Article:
Aside from pseudoteeth shape, location, and meristic characteristics − features homologous to a majority of vertebrate dentitions − adult odontopterygiforms display three to five size classes of pseudoteeth arranged in a regular, sequential manner: PT2s are located midway between two consecutive PT1s, PT3s are located between PT1s and PT2s, PT4s (if present, depending on species) are situated between PT3s and PT2s and between PT3s and PT1s (Fig. 1, STable 1); tiny intervening PT5s were observed here in only one case (SFig. 2).
The hypothetical causes of the sequential size distribution of equally-spaced pseudoteeth, which can be formalized as a series of pseudoteeth, PT1-(5)-(4)-(5)-3-(5)-(4)-(5)-2-(5)-(4)-(5)-3-(5)-(4)-(5)-1 (Fig. 1), can be classified as four (not strictly exclusive) modes of growth: (i) synchronous start of the growth of PTs, of all ranks, and their differential growth rates; (ii) synchronous start and asynchronous end; (iii) asynchronous start and synchronous end. A last hypothesis (iv) would be that an asynchronous start of growth (later start for smaller pseudoteeth) would indirectly derive from a simultaneous elongation of supporting jaw bones, resulting in an increase of the distance between two adjacent large PTs, and providing a new space with minimal growth inhibition midway between these. However, there is no evidence of an increase in intervals when comparing juvenile odontopterygiform fossils with adults (SText7); therefore hypothesis (iv) can be discarded. Indeed, just prior to pseudotooth growth, the circumference of the jaw bones was fully grown, and any elongation could only have occurred at their rostral and caudal ends. Hypothesis (i) − involving different growth speeds in pseudoteeth of different ranks − has also been dismissed, as no such differences can be inferred from paleohistology5. Juvenile fossil jaws show faint bumps at the location of the future, adult pseudoteeth of lower ranks (see SText 7; SFig. 2), indicating that the latter started developing much later than higher-ranked (larger) ones. This observation supports hypothesis (iii), i.e. asynchronous start of growth and synchronous end, as opposed to hypothesis (ii).
In the framework of an asynchronous start and a synchronous end of pseudoteeth growth, we propose that the dynamic action of inhibition zones controlled the differential starts of growth, and therefore the final relative sizes of the differently ranked pseudoteeth.
Once inhibition zones were established with the first developing PT1s, determining seriality, they continued to control and limit the growth of adjacent pseudoteeth. This dynamic process caused the inhibition zones to decrease in radius through developmental time, as proposed earlier for reptilian tooth formation11,29,30. Likewise, but on a smaller scale, inhibition zones among cusps in a single tooth are known to originate from enamel knots, in some mammals, and to contribute to the regulation of the development of adjacent, secondary enamel knots of ultimately smaller cusps34.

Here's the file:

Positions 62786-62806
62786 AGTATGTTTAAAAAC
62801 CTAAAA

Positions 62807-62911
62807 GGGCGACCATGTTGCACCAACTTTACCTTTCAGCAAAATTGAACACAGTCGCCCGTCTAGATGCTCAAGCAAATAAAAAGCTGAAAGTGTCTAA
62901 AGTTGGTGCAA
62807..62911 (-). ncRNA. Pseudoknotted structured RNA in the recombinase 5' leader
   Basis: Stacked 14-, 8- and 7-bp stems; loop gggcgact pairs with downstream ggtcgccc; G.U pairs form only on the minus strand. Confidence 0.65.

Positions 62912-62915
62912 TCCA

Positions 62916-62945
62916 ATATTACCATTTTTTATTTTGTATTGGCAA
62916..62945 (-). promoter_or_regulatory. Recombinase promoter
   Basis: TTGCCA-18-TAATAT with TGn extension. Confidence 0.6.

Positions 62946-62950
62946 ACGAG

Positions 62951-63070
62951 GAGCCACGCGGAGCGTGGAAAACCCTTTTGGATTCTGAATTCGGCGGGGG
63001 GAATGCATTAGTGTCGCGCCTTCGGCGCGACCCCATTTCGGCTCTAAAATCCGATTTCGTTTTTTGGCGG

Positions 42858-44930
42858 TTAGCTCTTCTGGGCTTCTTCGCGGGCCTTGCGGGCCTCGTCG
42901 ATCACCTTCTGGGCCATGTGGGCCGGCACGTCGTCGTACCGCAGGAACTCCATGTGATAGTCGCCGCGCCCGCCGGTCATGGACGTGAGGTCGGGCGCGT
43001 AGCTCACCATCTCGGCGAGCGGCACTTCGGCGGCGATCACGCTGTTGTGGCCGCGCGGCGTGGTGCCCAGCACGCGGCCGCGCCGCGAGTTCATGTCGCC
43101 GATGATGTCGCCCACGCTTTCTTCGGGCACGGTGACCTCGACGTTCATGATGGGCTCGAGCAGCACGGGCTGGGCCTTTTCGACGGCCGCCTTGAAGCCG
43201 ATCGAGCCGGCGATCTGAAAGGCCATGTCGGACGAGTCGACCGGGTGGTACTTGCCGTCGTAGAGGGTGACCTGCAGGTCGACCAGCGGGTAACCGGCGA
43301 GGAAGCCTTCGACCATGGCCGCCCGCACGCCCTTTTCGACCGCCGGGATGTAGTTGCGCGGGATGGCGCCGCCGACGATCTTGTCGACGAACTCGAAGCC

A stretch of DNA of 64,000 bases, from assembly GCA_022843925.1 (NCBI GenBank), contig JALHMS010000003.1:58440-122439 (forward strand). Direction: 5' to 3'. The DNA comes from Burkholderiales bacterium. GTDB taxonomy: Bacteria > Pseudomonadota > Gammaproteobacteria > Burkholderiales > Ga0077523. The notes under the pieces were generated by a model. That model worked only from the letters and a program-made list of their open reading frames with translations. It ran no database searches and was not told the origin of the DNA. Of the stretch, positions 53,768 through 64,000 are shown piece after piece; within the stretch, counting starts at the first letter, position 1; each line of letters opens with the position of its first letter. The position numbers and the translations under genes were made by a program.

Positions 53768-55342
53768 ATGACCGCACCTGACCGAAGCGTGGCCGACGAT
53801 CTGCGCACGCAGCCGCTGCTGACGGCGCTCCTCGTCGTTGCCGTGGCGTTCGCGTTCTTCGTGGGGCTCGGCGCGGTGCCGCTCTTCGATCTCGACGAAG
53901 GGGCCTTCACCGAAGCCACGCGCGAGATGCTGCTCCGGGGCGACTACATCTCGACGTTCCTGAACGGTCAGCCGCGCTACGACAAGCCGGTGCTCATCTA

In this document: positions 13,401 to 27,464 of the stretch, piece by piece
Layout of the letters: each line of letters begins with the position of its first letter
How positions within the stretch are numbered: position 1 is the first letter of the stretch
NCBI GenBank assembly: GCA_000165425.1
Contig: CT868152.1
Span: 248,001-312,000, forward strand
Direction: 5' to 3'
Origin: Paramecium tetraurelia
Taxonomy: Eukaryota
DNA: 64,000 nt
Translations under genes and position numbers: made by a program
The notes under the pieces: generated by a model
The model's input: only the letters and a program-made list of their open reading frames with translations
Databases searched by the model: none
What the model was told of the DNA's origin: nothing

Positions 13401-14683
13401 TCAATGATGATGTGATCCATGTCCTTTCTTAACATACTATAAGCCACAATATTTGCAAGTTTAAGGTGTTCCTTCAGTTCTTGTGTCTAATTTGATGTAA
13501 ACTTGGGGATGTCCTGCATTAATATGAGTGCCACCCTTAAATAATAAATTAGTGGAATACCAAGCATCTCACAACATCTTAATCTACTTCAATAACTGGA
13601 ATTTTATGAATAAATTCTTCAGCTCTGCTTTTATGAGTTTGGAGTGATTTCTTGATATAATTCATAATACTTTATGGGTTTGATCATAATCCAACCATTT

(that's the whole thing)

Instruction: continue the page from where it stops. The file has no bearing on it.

As soon as the almost conical pseudoteeth started to grow, zones of inhibition would have set up in the form of spheres of molecular influence, centered on the apex (equivalent to the enamel knot of developing vertebrate teeth25,35) of the invaginating basal epithelial layer. These putatively sphere-like zones of inhibition prevented the development of adjacent pseudoteeth within their field of influence. While the first series of pseudoteeth were developing (future PT1s), their respective inhibition zones were progressively decreasing in radius. As a consequence, spaces became free from inhibition at locations equidistant from two consecutive PT1s. The PT2 series could then start developing through epithelial-osteoblast interactions, which in turn produced their own smaller inhibition zone (Fig. 4). This process could also occur later in development so that PT3s could start growing between PT1s and PT2s (Fig. 4), inducing their own, even smaller inhibition zone. Further on, a fourth (and fifth) series could start growing in species bearing four-ranked (and five-ranked) pseudodentitions. Pseudoteeth emerged progressively (largest first) as excrescences of the tomia, formed by bone and covered by epithelium. The final developmental stage of the pseudodentition saw each pseudotooth attain its definitive size, presumably consecutive to rapid epithelial keratinization. This fast but late epithelial keratinization might have been genetically programmed; alternatively, we suggest that it could have resulted from an epigenetic cause. The start of mechanically using the beak tomia by the young at the end of the altricial period would have initiated the keratinization process − local mechanical stress is known to induce keratinization36 − which would have proceeded from the external to the basal layer of the oral epithelium, finally stopping interaction and pseudotooth growth.